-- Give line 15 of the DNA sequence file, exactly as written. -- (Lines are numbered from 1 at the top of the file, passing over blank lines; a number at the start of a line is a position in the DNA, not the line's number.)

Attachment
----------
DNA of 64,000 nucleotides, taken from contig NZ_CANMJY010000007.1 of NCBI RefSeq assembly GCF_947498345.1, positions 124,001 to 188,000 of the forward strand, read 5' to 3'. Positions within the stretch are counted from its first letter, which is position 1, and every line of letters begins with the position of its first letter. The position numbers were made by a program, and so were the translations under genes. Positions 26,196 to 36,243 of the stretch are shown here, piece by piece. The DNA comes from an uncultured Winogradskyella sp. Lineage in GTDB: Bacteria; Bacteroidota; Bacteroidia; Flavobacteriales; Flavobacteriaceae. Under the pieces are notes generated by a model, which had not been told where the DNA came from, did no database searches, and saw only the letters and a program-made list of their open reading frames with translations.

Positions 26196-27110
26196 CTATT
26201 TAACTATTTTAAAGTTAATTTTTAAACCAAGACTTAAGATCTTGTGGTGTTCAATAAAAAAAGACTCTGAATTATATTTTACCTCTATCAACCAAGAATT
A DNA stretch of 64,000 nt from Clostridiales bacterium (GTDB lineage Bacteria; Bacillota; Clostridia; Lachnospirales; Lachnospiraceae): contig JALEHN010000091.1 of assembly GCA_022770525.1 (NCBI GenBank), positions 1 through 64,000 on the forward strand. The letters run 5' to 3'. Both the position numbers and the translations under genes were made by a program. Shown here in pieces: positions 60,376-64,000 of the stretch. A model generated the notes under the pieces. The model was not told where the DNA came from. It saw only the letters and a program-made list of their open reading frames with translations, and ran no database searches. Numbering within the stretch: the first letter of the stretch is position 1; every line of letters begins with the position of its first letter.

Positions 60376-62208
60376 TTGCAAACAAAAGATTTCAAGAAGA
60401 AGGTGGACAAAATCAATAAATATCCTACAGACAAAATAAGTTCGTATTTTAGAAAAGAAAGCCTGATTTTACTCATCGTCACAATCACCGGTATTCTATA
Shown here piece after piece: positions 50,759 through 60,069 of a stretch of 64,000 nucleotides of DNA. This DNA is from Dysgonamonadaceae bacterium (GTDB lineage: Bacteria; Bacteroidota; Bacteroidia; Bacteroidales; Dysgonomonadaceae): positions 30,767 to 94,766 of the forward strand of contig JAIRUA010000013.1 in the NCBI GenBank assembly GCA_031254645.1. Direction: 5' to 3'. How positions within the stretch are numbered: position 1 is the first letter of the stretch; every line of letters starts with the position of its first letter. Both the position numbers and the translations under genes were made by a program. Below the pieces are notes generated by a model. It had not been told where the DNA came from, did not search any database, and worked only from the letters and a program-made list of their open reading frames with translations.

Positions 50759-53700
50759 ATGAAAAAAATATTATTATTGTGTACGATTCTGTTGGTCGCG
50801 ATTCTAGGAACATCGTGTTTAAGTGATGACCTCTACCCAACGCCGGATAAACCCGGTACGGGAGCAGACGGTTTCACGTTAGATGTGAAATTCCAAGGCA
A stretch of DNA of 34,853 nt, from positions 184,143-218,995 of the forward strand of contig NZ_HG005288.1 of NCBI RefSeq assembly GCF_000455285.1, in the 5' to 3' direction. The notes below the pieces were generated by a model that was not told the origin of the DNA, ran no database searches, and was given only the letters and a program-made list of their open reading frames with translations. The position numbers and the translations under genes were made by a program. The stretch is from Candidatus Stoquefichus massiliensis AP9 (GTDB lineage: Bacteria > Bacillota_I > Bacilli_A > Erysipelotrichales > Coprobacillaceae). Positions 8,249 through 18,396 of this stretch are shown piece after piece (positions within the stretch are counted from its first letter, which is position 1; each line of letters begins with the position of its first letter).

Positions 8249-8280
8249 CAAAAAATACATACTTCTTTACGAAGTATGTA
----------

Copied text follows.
8249 CAAAAAATACATACTTCTTTACGAAGTATGTA